Democratic Senate candidate Michelle Nunn unveiled a jobs plan Thursday with a heaping of middle-of-the-road ideas and an attempt to reach out to conservatives by promising to simplify business regulations.
Nunn’s seven-page plan, which you can find here, is another signal that last year’s federal shutdown still looms large in the race for Georgia’s open Senate seat. Republican David Perdue’s pledge to reduce the deficit helped him emerge from a crowded GOP primary, and he’s sought to tie Nunn to “outrageous spending” in Washington.
Nunn pledges to “end government shutdowns and self-inflicted crises” by supporting Sen. Mark Udall’s amendment to require Congress to balance the budget and a “no budget, no pay” law that would block lawmakers from getting paychecks if they fail to pass a spending plan.
The plan, which she outlined at a campaign stop in College Park, includes a promise to support efforts to lower the corporate tax rate and allow small businesses to file for more deductions. She would also push to extend the research and development tax credit and wants Congress to streamline “overlapping and confusing tax benefits” to reduce paperwork.
She said in an interview her plan was “revenue-neutral,” though it’s not clear how that would work and there’s no pricetag for her pledges, which include a push to upgrade aging infrastructure.
Perdue’s campaign said it was a confusing and contradictory document that mimicked some of the Republican’s ideas and ignores the Affordable Care Act. Perdue spokeswoman Megan Whittemore tied the plan to President Barack Obama and Senate Minority Leader Harry Reid.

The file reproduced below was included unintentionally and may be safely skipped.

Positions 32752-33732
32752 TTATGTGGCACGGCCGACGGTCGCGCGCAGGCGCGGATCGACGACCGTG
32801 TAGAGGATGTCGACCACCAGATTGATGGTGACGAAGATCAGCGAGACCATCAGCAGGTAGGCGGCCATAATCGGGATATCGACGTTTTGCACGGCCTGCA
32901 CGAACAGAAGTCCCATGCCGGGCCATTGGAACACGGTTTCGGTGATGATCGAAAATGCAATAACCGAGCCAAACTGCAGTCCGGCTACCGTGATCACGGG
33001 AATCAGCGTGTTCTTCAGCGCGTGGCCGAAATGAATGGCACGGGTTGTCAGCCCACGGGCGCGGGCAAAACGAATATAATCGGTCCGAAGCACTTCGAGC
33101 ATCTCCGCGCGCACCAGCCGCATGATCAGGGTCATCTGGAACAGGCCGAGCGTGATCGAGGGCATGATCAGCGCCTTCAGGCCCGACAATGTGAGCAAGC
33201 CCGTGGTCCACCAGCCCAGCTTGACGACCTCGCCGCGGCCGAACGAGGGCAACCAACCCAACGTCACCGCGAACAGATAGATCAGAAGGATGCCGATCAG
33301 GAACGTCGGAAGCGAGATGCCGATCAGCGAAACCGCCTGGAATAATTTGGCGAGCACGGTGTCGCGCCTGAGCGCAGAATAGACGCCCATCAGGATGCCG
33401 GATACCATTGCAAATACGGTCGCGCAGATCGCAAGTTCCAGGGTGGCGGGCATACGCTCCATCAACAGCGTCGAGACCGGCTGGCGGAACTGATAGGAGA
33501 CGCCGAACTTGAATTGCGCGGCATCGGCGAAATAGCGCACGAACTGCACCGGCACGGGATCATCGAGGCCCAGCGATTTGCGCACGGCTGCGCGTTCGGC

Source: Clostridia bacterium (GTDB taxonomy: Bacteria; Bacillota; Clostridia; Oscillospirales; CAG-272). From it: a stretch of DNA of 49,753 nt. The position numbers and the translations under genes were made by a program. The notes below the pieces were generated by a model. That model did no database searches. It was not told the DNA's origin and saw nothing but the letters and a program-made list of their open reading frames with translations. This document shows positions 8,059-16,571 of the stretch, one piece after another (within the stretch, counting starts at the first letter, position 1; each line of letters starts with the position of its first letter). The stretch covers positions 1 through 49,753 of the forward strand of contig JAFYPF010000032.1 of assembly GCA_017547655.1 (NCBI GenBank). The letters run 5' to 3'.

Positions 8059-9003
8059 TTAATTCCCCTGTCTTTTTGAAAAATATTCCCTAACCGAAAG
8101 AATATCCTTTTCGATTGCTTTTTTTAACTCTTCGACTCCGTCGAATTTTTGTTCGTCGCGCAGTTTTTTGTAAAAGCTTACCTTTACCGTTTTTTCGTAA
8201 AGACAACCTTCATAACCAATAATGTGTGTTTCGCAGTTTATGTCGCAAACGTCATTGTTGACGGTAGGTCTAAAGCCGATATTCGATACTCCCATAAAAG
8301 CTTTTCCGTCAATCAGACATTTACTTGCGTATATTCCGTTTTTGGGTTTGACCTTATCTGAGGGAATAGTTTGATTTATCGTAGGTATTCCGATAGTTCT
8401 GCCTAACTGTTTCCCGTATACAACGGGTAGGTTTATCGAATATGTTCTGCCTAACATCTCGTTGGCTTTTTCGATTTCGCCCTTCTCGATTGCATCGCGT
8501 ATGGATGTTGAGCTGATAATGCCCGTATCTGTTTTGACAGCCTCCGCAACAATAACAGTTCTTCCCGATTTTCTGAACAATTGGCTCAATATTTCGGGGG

“By talking out of both sides of her mouth on specific policies, Michelle Nunn is simply trying to cover up how she will support Obama and Reid’s liberal policies for bigger government, the disaster that is Obamacare, amnesty and open borders,” said Whittemore.
Parts of Nunn’s plan was rehash from earlier policy positions, such as her push to complete construction of the controversial Keystone Pipeline. She also reiterated her support for a Senate-backed plan (derided by Perdue and other critics as amnesty) that would provide a 13-year path to citizenship for some undocumented immigrants.
On that last note, Nunn voiced support for finding ways to smooth the transition of undocumented “Dream Act” students, though it wasn’t specifically mentioned in her jobs program. She talked of meeting with parents in Gainesville who were upset that their childrens’ classmates “hit a wall” after high school.
“They hit a wall when they realize that jobs, education, all of that is cut off. That is not in our state’s best interest. It’s not in our community’s best interest. And its not in our nation’s best interest. I do believe that we do need to secure the borders and create a pathway to citizenship that enables people to go to the back of the line, pass background checks, learn English, but have a chance of giving back to their communities.”